For our fourth anniversary, I purchased beginner ballroom dancing lessons for Tanya and myself. It was a package deal containing four group lessons and one private lesson, beginning in January and ending this past Monday. Overall, it was a great experience and I think we would do it again, with a caveat.

First, the good points:

  • Group lessons were very effective and enjoyable. We had an informative, entertaining, friendly, and encouraging instructor that quickly introduced us to basic steps for several dances, including the Foxtrot, Texas Two-Step, Rumba, and Jitterbug. Each week dove a little deeper into more advanced moves in each dance. In case you were wondering, our favorite was Rumba. 
    Rumba's basic steps
  • Group lessons were approximately 40 minutes long. This is actually a very good length for people that haven't ever danced before, as it gives the instructor time to get into two or three moves via demonstration while providing time to the couples to practice. Two or three is not an overwhelming number and gives you a small set of things to practice at home.
  • The group was a manageable size (5 couples). This is also really important, as the instructor has to be able to communicate with everyone audibly as well as visually. It's a dance studio, so there is always music playing that needs to be spoken over. Ten people is a small enough group that this wasn't a challenge. It also meant that we all occupied a small enough dance floor space that the instructor could easily pay attention to all of us as we practiced.
  • We actually practiced at home (a little). This is essential to progressing given the way our instructor went from basic to more advanced stuff every week. You actually don't need that much room to practice, as most of the basic steps are boxy. Practicing dancing with someone you love is a pleasant way to spend a few minutes in the evening.
And now, the bad points:
  • We weren't the only students in the studio. I mentioned above that there was music the instructor had to speak over. There were also other instructions going on on the dance floor, so that had to be contended with as well. We were constrained to a spot on the floor which seemed adequate, but it would have been interesting to see how the instruction might've been different if we'd had full use of the studio.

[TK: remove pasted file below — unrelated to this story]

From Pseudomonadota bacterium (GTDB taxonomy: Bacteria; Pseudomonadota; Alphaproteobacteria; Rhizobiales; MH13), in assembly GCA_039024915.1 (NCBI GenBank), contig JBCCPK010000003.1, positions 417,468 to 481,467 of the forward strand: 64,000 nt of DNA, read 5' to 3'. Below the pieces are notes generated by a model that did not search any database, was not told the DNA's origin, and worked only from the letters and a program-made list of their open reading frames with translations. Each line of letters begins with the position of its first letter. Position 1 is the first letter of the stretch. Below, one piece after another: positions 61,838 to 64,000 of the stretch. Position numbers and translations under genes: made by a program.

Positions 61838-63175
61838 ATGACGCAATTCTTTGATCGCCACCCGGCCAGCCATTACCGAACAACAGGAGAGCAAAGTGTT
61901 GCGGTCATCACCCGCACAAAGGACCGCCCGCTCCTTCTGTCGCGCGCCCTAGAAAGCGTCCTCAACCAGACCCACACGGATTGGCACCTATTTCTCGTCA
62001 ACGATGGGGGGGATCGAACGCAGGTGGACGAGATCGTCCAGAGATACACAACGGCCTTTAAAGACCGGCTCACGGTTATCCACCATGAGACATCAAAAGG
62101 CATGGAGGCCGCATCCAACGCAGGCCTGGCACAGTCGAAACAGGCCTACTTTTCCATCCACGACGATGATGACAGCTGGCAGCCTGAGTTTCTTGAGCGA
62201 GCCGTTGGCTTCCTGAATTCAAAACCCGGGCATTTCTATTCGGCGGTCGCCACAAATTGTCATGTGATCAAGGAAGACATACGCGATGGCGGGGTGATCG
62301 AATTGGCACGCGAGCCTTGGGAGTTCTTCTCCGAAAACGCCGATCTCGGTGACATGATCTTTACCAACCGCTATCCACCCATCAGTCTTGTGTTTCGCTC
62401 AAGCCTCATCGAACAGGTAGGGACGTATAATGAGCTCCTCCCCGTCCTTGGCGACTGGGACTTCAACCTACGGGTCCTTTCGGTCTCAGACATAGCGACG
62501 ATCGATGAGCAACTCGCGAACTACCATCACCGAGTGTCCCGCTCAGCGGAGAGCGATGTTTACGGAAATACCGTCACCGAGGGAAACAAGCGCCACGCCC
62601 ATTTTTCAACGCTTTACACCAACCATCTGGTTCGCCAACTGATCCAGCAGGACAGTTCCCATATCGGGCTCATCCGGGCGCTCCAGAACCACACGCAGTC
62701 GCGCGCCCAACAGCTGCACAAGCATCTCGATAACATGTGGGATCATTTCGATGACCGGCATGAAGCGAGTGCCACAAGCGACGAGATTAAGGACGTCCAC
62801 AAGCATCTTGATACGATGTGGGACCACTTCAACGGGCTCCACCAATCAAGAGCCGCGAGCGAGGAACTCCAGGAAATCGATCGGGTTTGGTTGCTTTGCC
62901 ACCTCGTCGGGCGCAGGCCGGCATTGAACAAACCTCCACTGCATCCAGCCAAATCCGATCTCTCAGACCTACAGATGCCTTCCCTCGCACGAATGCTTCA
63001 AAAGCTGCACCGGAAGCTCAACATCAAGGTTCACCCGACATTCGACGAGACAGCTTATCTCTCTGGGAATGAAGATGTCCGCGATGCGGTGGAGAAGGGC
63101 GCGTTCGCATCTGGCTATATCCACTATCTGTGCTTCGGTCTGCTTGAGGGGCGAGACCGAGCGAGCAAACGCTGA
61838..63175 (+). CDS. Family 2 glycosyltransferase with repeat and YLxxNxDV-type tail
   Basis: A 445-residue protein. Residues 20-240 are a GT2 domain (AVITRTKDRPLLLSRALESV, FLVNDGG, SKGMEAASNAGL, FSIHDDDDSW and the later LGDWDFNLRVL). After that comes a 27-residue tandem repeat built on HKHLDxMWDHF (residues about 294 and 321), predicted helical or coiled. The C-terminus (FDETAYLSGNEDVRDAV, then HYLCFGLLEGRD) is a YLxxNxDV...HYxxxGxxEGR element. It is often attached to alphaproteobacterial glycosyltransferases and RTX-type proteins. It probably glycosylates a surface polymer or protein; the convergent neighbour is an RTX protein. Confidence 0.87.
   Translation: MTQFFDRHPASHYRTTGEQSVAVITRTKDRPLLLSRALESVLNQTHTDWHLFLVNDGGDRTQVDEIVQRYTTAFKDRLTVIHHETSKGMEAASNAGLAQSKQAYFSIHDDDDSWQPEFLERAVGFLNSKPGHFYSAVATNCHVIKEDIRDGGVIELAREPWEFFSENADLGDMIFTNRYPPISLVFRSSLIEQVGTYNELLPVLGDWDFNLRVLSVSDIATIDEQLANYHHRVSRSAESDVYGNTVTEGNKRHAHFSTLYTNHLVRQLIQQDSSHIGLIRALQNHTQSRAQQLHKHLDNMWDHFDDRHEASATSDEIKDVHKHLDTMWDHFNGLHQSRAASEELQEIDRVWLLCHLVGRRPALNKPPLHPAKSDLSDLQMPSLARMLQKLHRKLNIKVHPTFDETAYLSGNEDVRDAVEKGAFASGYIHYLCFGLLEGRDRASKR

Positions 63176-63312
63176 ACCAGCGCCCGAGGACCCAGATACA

• We missed one group lesson due to work. Given that we weren't practicing at home in a really dedicated manner, missing one of the lessons had a tangible effect on our progress. If you only have four group lessons to begin with and you miss one... you do the math. 
  • The private lesson was a sales pitch instead of a real lesson.
The last point is where the caveat comes from. We suspected that the last lesson would be heavy on salesmanship, but didn't think it would be the focus at the cost of ineffective instruction. 

As opposed to our great experiences in group lessons, the private lesson was a completely turn-off. The instructor was not the same as the one from the group lessons. This one was fake-friendly (the way sales people are), didn't spend any time determining how much we knew/didn't know about dancing already, and didn't seem aware of the fact that we had just completed the group classes at all. The result was that we spent 20 minutes doing basic steps from dances we either didn't care about or already knew from group lessons. The exception was the Tango, which I'm certain would have been our favorite if we didn't already have a sour taste in our mouth from the first 15 minutes of review.

The last 20 minutes of our session were spent trying to sell us the next package of lessons/studio membership. I won't bore you with the details of the pitch. Suffice to say that we declined as politely as we could after talking about it amongst ourselves. NOTE: if you want to sell something to Tanya, do NOT try to pressure her into making an immediate decision. The answer will ALWAYS be NO in that case. :-)

You might have noticed that I didn't include the either the studio's name or instuctors' names. I did this purposefully, as the studio is part of a franchise and other people's mileage may vary. If you're really interested in the details, drop me a line and I'll gladly supply them.

With all this said, we are still really interested in ballroom dancing and will probably look around at other studios for other beginners packages. We might even invite some friends to join with us. If you haven't ever given it a try, you should definitely consider it. Ballroom dancing is athletic artistry, after all, and a worthy pursuit of self-expression. 

Sunday, February 1, 2015

Book review: Slaughterhouse-Five

I actually "read" the audiobook, narrated by Ethan Hawke. Let me cover the content first, since it's the most important. This was my first exposure to Vonnegut, and I intend to read more based solely on this exposure. The story has some really interesting sci-fi elements but keeps the focus on the horrors Vonnegut experienced during World War II. The wordsmithing is impressive. On more than one occasion I found myself saying "that was terribly and beautifully said." The four-star review is a reflection of 4.5 star content.

The audiobook, however, was less appealing. Ethan Hawke's narration, which a lot of people thought was very well done in a whispery breath, I found pretty annoying. Having to turn the volume up because the narrator is trying to be conspiratorial is a bad job in two parts -- narrator and production. Hawke's vocal variance range left something to be desired as well. At least twice I had to wait until the end of a conversation to figure out which characters had actually said what. Combine these with the always ridiculous SUDDEN OMINOUS MUSICAL CHORDS played at the most random and jarring times, and the recording is one of the least pleasant I've listened to recently.

With this said, I strongly recommend the book. I do not recommend the recording narrated by Ethan Hawke. The book is short enough to read. Do yourself a favor and do so. :)